11. 11. CHALLENGE 1 Set the scene Describe the challenge - - - - - - - - - - - - - - - - - - - - - - - How will you overcome the challenge? Chances left = 10
  12. 12. CHALLENGE 2 Set the scene Describe the challenge - - - - - - - - - - - - - - - - - - - - - - - How will you overcome the challenge? Chances left = 10
  13. 13. CHALLENGE 3 Set the scene Describe the challenge - - - - - - - - - - - - - - - - - - - - - - - How will you overcome the challenge? Chances left = 10
  14. 14. CHALLENGE 4 Set the scene Describe the challenge - - - - - - - - - - - - - - - - - - - - - - - How will you overcome the challenge? Chances left = 10
  15. 15. CHALLENGE 5 Set the scene Describe the challenge - - - - - - - - - - - - - - - - - - - - - - - How will you overcome the challenge? This is the final challenge and your chance to get the treasure! Chances left = 10
  16. 16. PERSONAL CHALLENGE S Now it’s time to reveal your hidden wants and see you have been able get what you wanted if you haven’t already revealed them - - - - - - - - - - - - - - - - - - - - - - -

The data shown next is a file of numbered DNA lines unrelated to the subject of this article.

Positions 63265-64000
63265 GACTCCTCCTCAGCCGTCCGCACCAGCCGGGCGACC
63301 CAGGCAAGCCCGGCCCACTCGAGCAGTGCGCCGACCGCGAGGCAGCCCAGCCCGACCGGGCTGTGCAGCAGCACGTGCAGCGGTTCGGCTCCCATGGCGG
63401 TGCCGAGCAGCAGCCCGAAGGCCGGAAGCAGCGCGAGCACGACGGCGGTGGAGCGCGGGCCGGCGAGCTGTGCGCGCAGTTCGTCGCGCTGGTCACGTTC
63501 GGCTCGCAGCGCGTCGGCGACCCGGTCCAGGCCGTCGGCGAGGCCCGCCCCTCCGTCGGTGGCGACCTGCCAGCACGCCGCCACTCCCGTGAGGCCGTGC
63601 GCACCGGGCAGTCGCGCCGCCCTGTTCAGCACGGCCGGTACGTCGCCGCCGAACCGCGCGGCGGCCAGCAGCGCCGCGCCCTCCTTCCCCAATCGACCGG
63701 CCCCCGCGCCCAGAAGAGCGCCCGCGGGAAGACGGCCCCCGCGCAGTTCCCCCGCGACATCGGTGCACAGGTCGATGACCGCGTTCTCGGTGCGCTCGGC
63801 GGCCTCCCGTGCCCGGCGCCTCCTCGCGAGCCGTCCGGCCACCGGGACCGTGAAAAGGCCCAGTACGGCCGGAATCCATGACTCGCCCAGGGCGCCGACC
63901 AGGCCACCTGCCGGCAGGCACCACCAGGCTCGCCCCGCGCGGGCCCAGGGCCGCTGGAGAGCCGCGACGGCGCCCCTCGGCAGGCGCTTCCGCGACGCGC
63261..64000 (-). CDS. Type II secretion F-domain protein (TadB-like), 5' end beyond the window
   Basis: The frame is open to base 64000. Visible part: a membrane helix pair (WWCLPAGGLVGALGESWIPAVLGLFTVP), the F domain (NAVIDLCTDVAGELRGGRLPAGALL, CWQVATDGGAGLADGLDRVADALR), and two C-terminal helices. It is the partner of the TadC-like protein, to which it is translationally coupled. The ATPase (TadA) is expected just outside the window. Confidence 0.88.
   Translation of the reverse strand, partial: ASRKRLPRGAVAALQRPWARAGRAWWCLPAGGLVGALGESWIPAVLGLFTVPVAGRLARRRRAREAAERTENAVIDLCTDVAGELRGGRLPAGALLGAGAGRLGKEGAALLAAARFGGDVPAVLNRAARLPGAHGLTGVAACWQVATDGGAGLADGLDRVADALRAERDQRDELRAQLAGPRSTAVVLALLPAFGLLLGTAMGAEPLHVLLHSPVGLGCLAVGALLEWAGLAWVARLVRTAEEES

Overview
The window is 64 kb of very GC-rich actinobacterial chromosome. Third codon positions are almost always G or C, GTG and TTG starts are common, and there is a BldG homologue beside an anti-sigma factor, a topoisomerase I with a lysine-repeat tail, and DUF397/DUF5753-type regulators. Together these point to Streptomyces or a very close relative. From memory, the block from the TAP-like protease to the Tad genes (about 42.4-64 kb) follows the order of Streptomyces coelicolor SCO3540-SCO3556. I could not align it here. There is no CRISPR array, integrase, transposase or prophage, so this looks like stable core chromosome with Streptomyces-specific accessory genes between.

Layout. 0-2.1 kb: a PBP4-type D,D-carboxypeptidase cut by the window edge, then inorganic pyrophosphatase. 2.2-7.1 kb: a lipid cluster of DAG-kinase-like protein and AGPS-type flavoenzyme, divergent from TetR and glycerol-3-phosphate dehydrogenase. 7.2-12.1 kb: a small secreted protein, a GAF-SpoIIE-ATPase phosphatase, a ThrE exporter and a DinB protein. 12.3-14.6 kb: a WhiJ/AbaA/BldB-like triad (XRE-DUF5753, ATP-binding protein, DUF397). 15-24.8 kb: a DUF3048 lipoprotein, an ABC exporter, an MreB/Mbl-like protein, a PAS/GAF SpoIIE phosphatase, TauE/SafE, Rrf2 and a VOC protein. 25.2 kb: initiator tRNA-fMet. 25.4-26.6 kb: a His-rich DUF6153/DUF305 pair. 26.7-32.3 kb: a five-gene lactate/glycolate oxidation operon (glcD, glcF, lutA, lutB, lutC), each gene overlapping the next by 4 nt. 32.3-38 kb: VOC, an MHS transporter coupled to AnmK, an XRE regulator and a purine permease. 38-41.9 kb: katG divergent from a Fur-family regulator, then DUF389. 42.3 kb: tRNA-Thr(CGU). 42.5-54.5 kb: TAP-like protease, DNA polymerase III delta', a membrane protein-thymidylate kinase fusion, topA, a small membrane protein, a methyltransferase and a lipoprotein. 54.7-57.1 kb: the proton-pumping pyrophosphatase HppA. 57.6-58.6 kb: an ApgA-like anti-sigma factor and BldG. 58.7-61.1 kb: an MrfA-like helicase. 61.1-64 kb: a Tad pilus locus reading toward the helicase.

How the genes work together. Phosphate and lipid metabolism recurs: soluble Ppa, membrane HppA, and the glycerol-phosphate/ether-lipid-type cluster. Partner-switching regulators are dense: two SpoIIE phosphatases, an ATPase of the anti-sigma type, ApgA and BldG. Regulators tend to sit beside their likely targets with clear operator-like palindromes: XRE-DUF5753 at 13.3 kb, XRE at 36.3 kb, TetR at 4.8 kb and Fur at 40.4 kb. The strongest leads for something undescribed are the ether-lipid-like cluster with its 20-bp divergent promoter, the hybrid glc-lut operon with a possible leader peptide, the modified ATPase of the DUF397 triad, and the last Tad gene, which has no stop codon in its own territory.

17. 17. INTERACTIVE STORYTELLIN G GAMES Similar to role-playing games (RPG) Interactive story-telling games + co-created, more open-ended stories + random events and outcomes + facilitated by a Games Master (GM) + longer activities (several classes) Example storytelling games • Escape the dinner party • Get the treasure and escape! • A fortnight in the valley RPG in ELT
  18. 18. INTERACTIVE STORYTELLIN G GAMESGRAHAM STANLEY @GRAHAMSTANLEY 14th July 2020 https://www.slideshare.net/bcgstanley/get-the-treasure-and-

Notas do Editor

  • Interactive storytelling games can be played in the classroom or online and are a great way to motivate language learners to speak and listen. They can also be easily adapted by the teacher to most levels. During this webinar, I will use the game 'Get the treasure and escape the island!' with some volunteers to illustrate how it works and then discuss how teachers can best approach designing their own game for their learners.
     
    Procedure: We will play the game for 20 minutes or so (will need 4-5 volunteers to play, prepared to speak) and then I will stop and discuss the design of the game and how teachers can do something similar.